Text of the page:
Begonias produce a variety of colourful blooms set against deep-green foliage. Begonias are grown from a large bulblike structure. These are called corms and require proper planting in order to make sure the begonia grows as it is supposed to. Planting corms upside down or in an unsuitable area may delay or prevent the plant's growth.
Wait until the threat of frost has passed. Choose a garden area that is partly shady. Pick an area that receives direct sunlight in early morning and late afternoon only. In addition, soil should drain well and the area should be such that the begonias, as they grow, are protected from strong wind gusts.
Use a garden hoe to break up the soil. Add 2.5 to 5 cm (1 or 2 inches) of composted organic matter to the area and work it into the top 10 to 12.5 cm (4 to 5 inches) of soil.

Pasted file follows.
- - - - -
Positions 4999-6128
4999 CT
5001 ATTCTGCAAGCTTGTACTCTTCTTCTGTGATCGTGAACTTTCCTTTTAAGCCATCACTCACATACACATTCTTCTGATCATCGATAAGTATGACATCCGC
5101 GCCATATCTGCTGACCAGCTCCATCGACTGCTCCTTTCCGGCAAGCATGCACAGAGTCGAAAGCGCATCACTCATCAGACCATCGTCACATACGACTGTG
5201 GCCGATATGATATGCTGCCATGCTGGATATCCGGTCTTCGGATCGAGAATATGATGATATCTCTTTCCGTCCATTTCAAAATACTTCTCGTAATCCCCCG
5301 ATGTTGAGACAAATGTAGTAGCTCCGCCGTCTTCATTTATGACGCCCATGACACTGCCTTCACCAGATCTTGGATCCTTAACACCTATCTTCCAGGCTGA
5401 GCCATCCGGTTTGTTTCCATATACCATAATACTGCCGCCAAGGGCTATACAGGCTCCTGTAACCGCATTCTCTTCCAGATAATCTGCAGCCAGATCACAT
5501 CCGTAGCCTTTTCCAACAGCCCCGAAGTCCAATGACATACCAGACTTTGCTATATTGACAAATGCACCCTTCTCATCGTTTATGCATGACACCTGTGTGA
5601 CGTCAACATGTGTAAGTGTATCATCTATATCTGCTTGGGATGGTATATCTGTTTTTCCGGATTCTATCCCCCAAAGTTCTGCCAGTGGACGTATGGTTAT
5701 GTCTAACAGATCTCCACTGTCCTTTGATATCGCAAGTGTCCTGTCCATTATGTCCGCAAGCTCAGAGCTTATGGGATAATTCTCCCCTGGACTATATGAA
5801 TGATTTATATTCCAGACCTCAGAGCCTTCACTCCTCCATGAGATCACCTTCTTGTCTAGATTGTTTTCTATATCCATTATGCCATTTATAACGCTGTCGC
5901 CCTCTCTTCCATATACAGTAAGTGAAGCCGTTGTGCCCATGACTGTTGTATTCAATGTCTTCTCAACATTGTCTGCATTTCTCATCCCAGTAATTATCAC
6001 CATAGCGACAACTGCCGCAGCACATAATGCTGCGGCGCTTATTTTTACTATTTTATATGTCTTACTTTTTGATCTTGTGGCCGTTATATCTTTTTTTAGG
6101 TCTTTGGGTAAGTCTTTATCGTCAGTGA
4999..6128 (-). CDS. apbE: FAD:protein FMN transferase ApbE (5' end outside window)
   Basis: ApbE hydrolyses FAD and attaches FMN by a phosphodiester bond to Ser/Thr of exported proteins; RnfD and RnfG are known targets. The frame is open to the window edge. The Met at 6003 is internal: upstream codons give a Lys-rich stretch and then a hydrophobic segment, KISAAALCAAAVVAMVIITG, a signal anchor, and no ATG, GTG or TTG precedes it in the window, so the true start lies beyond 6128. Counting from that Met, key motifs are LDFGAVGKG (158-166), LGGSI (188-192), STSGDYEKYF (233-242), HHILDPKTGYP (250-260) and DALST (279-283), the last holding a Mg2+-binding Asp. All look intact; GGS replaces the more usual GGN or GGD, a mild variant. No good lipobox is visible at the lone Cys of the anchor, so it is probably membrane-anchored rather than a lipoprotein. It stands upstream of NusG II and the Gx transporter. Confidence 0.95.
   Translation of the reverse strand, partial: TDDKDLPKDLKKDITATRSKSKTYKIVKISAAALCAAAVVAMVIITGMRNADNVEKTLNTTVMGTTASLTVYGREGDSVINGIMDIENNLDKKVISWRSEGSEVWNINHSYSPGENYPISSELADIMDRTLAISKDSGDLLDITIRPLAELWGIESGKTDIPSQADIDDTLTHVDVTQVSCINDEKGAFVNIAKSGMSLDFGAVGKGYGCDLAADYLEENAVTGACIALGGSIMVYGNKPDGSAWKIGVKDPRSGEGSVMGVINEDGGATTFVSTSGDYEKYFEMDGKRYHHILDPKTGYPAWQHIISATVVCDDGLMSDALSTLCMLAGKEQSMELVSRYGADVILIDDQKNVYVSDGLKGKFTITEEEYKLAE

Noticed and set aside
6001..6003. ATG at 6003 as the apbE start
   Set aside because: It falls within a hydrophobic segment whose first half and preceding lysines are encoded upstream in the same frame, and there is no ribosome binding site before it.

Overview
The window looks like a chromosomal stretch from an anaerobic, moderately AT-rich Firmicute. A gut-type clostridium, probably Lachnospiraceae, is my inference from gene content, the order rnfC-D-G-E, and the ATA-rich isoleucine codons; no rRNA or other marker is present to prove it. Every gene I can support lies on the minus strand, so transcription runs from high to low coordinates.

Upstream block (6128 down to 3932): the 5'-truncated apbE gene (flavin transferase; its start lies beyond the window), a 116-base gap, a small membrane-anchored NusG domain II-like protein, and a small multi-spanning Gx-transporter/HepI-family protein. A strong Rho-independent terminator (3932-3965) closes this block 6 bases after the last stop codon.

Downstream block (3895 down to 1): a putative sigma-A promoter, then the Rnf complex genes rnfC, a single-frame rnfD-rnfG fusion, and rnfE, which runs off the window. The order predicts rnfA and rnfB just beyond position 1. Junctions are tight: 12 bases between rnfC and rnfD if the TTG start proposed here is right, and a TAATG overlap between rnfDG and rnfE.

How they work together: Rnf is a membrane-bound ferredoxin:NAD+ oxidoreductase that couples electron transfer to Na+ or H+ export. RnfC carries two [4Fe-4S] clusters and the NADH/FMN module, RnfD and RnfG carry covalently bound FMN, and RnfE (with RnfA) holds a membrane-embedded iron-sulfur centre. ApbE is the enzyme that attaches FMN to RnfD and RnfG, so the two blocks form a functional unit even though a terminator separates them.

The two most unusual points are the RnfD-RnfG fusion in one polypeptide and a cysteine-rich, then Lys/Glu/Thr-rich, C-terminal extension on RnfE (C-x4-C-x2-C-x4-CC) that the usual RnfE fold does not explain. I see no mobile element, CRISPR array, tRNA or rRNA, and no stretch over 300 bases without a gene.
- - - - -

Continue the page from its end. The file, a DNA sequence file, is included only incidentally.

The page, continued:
Dig holes, using a hand-held spade, 10 cm (4 inches) deep and wide enough to accommodate 1 corm per hole. Space the holes 25 to 30 cm (10 to 12 inches) apart. Although the begonia corms do not require this much space in between, as the begonia grows, the space will allow for better air circulation between plants.
Place corms in the holes with the pointed part of the corm facing up. Fill in the hole with soil.
Water the area immediately after planting, to a depth sufficient for reaching the corms. To test this, use a spoon to dig down near one of the corms to see if soil is moist 10 cm (4 inches) below the surface.